This beauteous flower, Rose has a universal appeal. Poets, craftsmen and painters have found joy and inspiration in the range of colours, form, substance and fragrance this exquisite flower offers. While the ancestry of the Rose can be traced to earlier fossil remains, its imposing advent is unmistakably with the advent of Hybrid Tea, celebrated for its classic form and range of colours. Man has taken over from Nature, and the few creations of hybridisers continue to be a source of marvel and delight.
History of roses in India dates back to 334-323 BC when it is reported that Alexander the Great in his epic drive to the borders of India sent one of the newly discovered rose plants bact to his mentor Aristotle and to ancient Greece. Later during the Moghul period too, the legendary gardens of Samarkhand and at the famous monument of Taj Mahal, roses were present. It is to India that the world owes the discovery of ‘otto’ or ‘attar’ of roses. Empress Nur Jahan once noticed an oily film floating on her famous rose bath. This substance was separated and distilled and rose oil or ‘attar’ was discovered.
While, roses have been popular in India, through legend and poetry, in recent times roses of Indian origin introduced by hybridisers in India have attracted attention worldwide. Rose breeding started early in the first half of the century and one of the earliest breeders was Bhattacharji (BS) the well-known nurseryman of Deogarh. Scientific rose breeding on modern lines started during the nineteen sixties at the Indian Agricultural Research Institute (IARI) New Delhi.
There are three popular varieties of modern roses, viz. (i) Hydrid Teas (HT for short) which produce large flowers on single long stems, (ii) Floribundas which produce clusters of medium sized flowers and (iii) Miniatures, which are small and exact replicas of HTs.
In India there are today, over three hundred varieties developed locally, prominent amongst these are ‘Raja Ram Mohan Roy’ (A.M.Bhattacharji 1959) apricot coloured; ‘Sugandha’ again a rich fragrant variety from S.M.Bhattacharji (1964), the pristine pure white ‘Dr. Homi Bhabha’ (Pal 1968); a lovely red and silver ‘Srinivas’ (Kasturirangan 1969), the ‘Banjaran’, a brilliant red and gold (Pal 1969) and many bewitching ones – ‘Bhim’, ‘Jawahar’, ‘Mrinalini’, ‘Mohini’ from IARI.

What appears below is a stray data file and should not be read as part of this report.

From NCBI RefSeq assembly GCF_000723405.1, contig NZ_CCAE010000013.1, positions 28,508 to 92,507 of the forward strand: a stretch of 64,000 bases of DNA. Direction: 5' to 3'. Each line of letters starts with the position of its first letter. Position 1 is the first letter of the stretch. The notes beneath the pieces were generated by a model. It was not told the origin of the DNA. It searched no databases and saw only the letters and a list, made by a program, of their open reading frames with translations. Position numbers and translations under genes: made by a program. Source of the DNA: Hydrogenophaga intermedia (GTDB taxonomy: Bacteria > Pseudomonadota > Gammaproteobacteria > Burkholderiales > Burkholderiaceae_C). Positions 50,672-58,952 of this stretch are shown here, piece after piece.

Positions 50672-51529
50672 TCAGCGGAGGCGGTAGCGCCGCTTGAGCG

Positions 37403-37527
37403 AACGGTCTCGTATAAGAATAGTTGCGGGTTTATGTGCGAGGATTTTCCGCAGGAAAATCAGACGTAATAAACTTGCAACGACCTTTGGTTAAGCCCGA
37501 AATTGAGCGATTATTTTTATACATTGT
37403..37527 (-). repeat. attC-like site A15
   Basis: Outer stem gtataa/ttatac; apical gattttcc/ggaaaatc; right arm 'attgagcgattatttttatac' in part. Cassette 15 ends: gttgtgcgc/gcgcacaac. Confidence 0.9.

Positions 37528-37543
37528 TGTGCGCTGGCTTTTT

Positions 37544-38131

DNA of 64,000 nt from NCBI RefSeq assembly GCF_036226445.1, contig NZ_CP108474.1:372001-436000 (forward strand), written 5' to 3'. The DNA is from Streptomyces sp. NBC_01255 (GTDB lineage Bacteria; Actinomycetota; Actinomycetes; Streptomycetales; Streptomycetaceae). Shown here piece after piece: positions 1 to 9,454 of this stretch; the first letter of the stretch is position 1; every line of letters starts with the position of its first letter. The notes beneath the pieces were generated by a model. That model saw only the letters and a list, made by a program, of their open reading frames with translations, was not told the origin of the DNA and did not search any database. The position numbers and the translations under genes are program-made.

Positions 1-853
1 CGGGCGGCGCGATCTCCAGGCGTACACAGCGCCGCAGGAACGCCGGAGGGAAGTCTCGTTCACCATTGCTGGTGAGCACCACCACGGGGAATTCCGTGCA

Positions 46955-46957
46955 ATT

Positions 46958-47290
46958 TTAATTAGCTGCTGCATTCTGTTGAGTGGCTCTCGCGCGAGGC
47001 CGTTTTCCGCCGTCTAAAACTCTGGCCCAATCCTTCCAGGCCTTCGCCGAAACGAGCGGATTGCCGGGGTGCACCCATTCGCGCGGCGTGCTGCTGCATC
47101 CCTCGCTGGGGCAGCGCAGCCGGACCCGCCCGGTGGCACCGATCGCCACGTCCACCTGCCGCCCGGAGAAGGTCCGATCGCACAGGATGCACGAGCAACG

The varieties selected for the present issue of stamps i.e., ‘MRINALINI’ and ‘SUGANDHA’ are two of the finest examples of roses developed in India. Their brief descriptions are given below:
'MRINALINI' (IARI 1974):
A hybrid seeding from the cross of ‘Pink Parfait’ and ‘Christian Dior’ (HT). Phlox pink, long pointed buds open to very large (10cm diameter across) well-formed blooms on long stem. The flowers are long lasting and borne on vigorous growing bushes (plant height 85 cms) producing about 60 blooms in a season from December to April.
SUGANDHA' (Bhattacharji 1964)
Long pointed buds, ranging from pure red to scarlet, opening into large loose flowers on medium tall, upright growing bush. The flowers are gloriously scented and tend to droop. However, flowers on strong shoots attain exhibition quality.
Text Courtesy: Friends of Roses, Bombay and Rose Society of India, New Delhi.
The stamps are based on photographs provided by the Rose Society of India. The first day cover features the roses ‘Raktagandha’. .